In the first two pages of his essay, Atkins equates (or at least associates) science with reductionism more than 6 times!

    Things get even more interesting when Aktins turns to the origin of the universe. He writes:

    If reductionist science is to be proved omnicompetent it must achieve a complete description […] Moreover, if it is to be honest, it must achieve all this by starting from something without a precursor; that is, it must start from nothing at all. […] I suspect that the only route to knowledge about the structure and properties of the Universe […] is to speculate about the events that preceded the Creation. I see that we shall need to build a model of what was before there was time in a place that was not space, and to explore whether its consequence was creation. (132)

    I’m not sure that the phrase “what was before there was time in a place that was not space” is even logically coherent, but let’s ignore that problem for the moment. Atkins is apparently quite willing to speculate about what happened “before” the Big Bang. Indeed, in another book, The Creation, he does precisely that, speculating about how our space-time continuum might have emerged from nothing. Now, I’m certainly no expert on cosmology, but I think it’s obviously unlikely scientists will ever be able to verify such speculations empirically.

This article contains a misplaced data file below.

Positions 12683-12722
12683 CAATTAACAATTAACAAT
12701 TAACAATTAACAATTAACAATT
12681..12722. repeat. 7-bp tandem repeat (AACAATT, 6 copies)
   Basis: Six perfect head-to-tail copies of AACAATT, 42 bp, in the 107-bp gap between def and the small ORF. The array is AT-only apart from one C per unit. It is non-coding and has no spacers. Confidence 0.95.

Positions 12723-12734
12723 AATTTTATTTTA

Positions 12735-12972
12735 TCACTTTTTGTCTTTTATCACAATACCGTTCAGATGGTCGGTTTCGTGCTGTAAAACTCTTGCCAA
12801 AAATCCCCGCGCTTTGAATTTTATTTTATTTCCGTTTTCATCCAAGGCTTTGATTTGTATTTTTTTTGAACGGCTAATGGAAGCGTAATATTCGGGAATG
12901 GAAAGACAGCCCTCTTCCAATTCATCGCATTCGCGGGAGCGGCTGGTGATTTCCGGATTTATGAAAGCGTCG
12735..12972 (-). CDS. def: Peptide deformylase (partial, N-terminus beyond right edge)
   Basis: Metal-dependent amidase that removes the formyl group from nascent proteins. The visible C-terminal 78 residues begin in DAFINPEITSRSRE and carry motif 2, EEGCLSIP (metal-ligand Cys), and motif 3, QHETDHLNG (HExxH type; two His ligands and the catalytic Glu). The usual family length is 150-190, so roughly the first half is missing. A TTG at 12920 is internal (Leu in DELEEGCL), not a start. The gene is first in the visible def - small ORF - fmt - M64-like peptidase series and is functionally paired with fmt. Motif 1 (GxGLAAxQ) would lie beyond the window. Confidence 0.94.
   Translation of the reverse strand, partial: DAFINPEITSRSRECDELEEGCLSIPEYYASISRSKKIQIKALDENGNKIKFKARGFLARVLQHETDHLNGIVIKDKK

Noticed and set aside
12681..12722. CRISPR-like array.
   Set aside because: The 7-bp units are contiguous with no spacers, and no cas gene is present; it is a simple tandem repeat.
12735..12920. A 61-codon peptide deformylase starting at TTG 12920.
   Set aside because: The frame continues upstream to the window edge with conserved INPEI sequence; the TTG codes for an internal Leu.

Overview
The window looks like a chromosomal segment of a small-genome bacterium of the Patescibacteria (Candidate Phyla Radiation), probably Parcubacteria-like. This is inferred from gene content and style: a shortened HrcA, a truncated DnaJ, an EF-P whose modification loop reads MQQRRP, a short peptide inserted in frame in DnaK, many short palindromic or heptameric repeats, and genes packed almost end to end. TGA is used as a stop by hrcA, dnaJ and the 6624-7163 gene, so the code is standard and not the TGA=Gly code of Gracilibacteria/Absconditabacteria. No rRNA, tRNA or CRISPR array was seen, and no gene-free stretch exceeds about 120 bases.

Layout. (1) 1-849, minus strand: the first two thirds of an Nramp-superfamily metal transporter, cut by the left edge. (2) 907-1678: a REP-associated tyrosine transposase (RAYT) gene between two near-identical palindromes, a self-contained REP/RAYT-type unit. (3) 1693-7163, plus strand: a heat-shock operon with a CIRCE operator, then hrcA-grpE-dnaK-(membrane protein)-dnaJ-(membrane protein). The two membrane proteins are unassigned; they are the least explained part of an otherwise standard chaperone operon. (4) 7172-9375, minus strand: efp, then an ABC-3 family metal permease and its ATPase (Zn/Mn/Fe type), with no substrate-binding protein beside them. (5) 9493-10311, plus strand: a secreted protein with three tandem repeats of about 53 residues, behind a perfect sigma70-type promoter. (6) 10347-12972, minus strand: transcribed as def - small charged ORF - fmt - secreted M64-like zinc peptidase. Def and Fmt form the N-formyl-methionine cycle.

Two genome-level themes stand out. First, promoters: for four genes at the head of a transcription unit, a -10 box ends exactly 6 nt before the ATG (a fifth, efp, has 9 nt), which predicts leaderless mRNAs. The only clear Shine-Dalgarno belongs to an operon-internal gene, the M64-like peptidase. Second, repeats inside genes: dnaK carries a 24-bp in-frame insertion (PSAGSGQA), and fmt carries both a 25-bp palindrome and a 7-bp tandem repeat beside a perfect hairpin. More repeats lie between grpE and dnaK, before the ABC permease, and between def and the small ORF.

This is surely strange. If Atkins’s ideas about cosmology are any indication, then he seems to think that reductionism is as important as empirical verification (if not more so) when it comes to science. I always thought that science just meant testing hypotheses (whether reductionist or not) empirically. If a science advocate such as Atkins associates science and reductionism like this, then is it really surprising when antireductionists like Pollan make the mistake of blaming science?

    • Adam Merberg said

      Thanks for the comment, Joseph. Sorry it’s taken me so long to get around to replying. I also haven’t forgotten your other comment about white bread, but I want to do a bit more research before I answer that one.

      To reply to your comment, I don’t really see any contradiction between Atkins’ writing and my criticisms of Pollan. I don’t think reductionism is inherently problematic. I also agree that science tends to inspire some amount of reductionism. That said, reductionism isn’t so much a part of the scientific method as part of how we go about applying the scientific method. That might seem like a pedantic distinction, but the key point is that when we find that if if scientic inquiry leads us astray, we can rethink how we do that reductionism without giving up on the scientific method altogether.

      Of course, the reductionism may be easier for a chemist like Atkins than it is for a biologist or agronomist. There are people now who are interested in “systems biology,” which is an effort to move away from reductionism, though.